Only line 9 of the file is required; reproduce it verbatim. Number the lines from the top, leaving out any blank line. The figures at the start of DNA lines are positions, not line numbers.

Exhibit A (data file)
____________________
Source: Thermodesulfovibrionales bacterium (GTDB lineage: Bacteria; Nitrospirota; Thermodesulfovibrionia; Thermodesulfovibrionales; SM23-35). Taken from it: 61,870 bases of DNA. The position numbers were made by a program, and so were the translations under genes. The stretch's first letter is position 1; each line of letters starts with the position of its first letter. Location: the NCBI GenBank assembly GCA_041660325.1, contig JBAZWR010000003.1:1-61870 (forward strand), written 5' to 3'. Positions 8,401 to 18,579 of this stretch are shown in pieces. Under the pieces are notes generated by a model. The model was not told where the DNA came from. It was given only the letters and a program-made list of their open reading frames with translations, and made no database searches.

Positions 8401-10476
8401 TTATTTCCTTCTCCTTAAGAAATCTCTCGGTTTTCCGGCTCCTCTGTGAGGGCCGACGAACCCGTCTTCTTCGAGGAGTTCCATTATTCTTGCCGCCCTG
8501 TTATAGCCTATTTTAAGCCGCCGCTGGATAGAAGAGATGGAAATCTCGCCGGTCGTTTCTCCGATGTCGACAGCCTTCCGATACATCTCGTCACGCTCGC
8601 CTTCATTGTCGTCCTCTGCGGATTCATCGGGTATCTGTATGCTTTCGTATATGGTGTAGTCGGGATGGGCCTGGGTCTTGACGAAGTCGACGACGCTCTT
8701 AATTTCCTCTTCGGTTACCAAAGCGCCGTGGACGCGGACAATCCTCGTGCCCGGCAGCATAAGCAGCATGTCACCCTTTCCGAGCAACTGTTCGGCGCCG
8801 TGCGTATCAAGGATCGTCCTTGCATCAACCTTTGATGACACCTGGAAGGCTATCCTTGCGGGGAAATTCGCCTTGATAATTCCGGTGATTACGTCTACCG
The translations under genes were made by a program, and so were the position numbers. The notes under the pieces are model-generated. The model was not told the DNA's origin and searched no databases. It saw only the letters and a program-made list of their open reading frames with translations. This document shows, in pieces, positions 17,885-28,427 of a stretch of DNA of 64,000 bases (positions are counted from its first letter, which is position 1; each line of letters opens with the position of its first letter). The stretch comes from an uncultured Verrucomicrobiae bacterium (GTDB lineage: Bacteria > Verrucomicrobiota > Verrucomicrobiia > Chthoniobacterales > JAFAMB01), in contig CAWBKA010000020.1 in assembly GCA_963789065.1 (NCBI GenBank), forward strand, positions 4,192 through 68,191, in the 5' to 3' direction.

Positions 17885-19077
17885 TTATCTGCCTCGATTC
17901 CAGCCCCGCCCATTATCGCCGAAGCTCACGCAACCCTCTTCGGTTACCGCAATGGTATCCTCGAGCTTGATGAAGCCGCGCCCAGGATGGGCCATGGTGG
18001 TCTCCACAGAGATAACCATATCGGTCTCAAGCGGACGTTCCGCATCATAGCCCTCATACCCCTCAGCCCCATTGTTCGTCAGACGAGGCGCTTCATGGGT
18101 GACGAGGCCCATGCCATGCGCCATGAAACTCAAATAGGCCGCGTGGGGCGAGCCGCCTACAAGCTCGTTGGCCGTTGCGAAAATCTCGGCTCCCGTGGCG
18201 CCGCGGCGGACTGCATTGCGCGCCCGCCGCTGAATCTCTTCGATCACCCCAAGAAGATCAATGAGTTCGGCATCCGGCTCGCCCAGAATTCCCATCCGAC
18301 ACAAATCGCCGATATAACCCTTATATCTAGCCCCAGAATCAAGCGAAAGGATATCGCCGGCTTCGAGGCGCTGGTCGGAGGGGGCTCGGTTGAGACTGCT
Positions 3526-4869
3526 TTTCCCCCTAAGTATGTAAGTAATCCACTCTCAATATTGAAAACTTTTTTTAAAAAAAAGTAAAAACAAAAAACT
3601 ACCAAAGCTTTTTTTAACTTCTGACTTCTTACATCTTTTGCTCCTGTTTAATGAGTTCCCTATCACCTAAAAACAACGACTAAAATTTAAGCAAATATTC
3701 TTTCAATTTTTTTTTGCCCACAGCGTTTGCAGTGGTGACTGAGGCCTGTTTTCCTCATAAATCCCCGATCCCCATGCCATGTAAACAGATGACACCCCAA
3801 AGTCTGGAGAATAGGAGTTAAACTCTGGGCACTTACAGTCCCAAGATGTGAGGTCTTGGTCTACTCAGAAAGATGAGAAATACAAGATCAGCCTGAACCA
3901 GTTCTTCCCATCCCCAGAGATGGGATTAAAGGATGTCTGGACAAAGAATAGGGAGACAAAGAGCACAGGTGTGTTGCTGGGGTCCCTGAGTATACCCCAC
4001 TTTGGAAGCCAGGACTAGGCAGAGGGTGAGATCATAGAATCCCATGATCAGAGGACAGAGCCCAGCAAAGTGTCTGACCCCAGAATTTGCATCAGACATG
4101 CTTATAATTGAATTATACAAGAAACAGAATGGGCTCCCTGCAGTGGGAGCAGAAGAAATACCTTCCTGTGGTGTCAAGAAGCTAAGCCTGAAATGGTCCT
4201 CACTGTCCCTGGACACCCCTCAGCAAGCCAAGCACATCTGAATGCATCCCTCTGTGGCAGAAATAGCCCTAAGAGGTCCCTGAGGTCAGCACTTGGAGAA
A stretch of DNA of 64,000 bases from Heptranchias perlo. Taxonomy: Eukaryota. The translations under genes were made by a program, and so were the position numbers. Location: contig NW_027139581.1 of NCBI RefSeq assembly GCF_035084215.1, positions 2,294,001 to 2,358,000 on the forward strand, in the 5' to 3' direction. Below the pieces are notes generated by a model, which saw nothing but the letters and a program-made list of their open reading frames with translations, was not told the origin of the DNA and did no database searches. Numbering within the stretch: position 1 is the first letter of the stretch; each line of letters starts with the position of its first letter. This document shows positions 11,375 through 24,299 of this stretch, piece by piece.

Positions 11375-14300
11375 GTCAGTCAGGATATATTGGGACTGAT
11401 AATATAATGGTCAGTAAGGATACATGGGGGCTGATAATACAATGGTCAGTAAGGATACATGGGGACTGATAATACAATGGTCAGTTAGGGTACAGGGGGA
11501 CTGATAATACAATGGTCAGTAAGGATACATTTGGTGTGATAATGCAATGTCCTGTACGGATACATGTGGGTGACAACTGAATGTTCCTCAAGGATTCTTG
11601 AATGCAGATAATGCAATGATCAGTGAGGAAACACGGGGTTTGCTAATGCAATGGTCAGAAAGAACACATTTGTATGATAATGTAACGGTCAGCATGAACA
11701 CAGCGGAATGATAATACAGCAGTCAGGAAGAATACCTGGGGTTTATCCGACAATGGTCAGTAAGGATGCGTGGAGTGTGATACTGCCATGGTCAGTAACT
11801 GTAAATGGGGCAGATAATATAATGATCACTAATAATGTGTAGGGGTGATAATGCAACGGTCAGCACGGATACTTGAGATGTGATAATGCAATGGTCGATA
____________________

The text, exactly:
Positions 17885-19077